The older school of generals, products of the General Staff system, had been the chief executants of German strategy throughout the war, but in the days of success their part had not received full recognition. After the tide turned, they filled an increasing part in the public picture, and came to be regarded by the Allied peoples as the really formidable element on the opposing side. During the last year the spotlight was largely focused on Rundstedt, their leading representative. The constant question became, not what Hitler would do, but what Rundstedt would do-both in the military field and in a political coup to wrest power from the Nazis.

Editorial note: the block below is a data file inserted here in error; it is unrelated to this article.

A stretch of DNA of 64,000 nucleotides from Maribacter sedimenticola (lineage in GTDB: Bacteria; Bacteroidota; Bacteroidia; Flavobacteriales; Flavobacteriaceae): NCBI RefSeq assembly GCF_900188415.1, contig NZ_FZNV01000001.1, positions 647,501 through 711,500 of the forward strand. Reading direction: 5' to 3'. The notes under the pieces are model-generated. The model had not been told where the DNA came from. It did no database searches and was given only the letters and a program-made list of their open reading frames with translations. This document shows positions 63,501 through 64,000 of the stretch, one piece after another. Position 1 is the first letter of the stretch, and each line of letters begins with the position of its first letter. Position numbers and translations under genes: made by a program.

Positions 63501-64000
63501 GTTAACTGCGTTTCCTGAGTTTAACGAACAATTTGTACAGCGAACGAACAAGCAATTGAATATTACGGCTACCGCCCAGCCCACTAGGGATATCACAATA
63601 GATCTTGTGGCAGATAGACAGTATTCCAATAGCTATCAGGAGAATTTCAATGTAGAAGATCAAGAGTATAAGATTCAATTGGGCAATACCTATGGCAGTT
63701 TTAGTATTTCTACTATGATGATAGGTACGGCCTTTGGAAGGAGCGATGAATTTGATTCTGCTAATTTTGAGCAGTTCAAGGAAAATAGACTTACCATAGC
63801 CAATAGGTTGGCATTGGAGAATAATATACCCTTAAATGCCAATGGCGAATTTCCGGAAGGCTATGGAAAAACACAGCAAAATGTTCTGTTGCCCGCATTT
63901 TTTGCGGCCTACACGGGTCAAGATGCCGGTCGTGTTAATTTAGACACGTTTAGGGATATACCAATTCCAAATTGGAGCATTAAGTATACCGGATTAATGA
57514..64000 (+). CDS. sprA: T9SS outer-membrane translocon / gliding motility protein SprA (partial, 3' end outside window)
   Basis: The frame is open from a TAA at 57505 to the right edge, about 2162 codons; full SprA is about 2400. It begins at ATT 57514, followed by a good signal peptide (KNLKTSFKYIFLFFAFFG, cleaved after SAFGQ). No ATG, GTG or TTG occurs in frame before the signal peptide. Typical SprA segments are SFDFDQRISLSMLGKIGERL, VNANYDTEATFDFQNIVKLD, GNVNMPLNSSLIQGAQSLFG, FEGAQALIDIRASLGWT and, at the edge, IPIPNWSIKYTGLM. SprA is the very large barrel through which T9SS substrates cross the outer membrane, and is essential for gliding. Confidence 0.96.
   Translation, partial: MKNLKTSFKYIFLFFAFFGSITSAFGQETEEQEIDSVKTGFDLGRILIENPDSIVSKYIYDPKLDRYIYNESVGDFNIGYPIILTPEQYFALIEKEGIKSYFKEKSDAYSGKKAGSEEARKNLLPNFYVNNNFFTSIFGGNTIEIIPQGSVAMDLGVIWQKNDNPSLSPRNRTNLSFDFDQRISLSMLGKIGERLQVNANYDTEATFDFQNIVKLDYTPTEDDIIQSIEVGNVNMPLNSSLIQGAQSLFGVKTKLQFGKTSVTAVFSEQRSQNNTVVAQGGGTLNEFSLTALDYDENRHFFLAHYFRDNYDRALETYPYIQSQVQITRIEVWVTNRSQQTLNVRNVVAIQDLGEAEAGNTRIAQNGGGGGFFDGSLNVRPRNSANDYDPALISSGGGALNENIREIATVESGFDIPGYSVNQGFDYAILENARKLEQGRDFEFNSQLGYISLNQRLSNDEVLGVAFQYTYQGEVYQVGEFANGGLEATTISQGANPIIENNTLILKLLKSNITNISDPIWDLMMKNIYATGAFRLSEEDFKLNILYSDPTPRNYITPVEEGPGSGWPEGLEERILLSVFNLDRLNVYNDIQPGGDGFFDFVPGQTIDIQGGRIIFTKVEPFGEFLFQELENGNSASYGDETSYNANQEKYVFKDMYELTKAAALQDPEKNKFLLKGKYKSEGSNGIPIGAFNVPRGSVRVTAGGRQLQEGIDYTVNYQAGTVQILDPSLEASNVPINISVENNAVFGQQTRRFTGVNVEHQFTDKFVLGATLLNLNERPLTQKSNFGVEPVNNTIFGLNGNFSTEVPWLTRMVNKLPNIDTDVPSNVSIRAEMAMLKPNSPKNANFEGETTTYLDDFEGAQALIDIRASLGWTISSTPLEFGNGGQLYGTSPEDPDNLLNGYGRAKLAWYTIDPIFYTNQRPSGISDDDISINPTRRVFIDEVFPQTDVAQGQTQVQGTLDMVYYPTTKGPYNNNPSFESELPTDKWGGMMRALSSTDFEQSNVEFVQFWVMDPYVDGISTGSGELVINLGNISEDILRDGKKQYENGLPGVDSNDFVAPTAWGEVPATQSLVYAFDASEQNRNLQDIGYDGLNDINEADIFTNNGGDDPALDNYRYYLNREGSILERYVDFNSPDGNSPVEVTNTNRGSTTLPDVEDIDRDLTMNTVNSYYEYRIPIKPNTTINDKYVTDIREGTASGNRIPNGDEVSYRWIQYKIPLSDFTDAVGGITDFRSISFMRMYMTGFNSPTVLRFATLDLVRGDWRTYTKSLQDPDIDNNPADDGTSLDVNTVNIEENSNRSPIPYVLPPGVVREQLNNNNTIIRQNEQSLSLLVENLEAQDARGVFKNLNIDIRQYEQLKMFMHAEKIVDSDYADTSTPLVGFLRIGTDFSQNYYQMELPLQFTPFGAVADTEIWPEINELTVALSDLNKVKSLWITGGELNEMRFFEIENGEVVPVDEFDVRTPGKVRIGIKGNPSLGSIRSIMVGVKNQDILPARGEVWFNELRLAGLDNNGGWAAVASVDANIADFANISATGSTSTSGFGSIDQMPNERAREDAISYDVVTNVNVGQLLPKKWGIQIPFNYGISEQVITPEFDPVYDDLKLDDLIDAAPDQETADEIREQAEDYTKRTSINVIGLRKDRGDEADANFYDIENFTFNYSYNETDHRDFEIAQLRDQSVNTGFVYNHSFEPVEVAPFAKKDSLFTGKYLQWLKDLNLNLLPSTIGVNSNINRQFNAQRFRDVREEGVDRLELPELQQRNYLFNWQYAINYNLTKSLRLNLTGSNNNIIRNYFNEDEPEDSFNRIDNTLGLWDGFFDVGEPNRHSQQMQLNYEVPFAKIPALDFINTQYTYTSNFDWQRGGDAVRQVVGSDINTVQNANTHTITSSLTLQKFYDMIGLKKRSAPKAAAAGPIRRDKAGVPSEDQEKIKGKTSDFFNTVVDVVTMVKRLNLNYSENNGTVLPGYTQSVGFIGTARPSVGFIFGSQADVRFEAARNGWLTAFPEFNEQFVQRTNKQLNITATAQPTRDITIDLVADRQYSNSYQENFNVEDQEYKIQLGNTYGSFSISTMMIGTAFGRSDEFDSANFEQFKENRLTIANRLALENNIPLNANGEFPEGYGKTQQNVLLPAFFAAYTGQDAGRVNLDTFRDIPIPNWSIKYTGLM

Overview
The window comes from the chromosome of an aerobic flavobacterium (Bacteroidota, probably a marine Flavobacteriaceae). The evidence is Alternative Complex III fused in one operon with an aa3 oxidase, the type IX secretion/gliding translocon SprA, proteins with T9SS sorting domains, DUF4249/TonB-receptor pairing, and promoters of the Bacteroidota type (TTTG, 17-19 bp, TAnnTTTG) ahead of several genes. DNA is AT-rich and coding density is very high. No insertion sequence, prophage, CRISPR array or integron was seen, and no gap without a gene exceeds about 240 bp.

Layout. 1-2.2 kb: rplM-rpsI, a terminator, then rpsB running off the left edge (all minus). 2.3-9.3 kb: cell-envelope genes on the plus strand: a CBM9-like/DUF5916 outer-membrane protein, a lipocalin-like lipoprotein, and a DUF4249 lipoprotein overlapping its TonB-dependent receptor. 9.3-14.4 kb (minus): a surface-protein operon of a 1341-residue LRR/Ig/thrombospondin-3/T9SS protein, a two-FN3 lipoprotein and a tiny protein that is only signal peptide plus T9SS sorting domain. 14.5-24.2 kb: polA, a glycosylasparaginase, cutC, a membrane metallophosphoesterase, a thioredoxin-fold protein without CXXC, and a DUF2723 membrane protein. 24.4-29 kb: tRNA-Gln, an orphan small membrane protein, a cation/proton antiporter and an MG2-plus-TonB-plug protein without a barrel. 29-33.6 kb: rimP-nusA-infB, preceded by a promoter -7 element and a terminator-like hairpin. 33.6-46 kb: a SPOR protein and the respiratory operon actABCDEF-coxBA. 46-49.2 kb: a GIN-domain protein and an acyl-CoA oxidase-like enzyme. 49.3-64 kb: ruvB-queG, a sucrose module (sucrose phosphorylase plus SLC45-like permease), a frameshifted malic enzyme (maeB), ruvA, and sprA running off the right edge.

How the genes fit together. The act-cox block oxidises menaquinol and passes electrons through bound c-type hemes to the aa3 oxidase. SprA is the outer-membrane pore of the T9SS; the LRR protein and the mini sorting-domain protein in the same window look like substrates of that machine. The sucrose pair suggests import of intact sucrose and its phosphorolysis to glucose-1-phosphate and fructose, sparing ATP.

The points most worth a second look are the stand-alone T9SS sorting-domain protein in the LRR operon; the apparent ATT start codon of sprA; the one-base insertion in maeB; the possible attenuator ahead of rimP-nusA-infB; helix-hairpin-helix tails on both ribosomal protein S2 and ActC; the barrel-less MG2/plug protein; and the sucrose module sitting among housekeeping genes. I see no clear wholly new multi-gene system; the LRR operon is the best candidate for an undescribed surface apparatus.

The German generals have been regarded as such a closelyknit body, and so much of one mind, as to be capable of wielding tremendous political power. That impression accounts for the persistent expectation, on the Allies' side, that the generals would overthrow Hitler-an expectation that was never fulfilled. It also accounts for the popular conviction that they were as great a menace as he was, and shared the responsibility for Germany's aggressions. That picture was true of the last war, but was now out of date. The German generals had little effect on the start of the Second World War - except as an ineffectual brake.
Once the war had started, their executive efficiency contributed a lot to Hitler's success, but their achievement was overshadowed by his triumph. When they came into more prominence in the eyes of the outside world, as Hitler's star waned, they had become more impotent inside their own country.